Atmospheric extinction evaluates the sky transparency. Besides the natural extinction due to the molecules of the atmosphere, other sources of sky transparency degradation are clouds and aerosols.
Atmospheric extinction is a relevant to ground-based astronomy in optical and near-infrared wavelengths since it is associated with the absorption/scattering of incoming photons from astronomical sources by the Earth’s atmosphere.
The traditional method to compute the atmospheric extinction is to calculate the reduction in brightness of a star in V and r’ bands (KV and Kr'). The following figure shows the statistical summary of 20 years of KV measured at the ORM (García-Gil et al, 2010)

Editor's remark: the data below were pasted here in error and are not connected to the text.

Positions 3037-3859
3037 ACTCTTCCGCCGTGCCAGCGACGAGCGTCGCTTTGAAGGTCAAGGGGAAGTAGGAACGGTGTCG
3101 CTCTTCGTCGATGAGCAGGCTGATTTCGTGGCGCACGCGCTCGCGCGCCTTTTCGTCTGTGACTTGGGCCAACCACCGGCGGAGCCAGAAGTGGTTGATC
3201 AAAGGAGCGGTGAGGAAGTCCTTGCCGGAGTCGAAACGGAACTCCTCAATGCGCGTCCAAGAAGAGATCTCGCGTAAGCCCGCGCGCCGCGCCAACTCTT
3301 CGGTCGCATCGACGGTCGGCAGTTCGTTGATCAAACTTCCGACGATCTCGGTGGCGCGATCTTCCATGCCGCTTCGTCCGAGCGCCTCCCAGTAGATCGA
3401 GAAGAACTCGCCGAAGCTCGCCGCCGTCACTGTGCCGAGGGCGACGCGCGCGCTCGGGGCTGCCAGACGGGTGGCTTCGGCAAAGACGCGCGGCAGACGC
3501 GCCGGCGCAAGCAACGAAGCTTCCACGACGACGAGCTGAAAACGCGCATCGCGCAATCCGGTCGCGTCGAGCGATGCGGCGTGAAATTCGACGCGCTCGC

The Observatorio del Roque de los Muchachos (ORM), in the Canary Islands (Spain), was one of the candidates to host the future European Extremely Large Telescope (E-ELT) and is the site of the Gran Telescopio Canarias (GTC), the largest optical infrared facility to date. Sky transparency is a key parameter as it defines the quality of the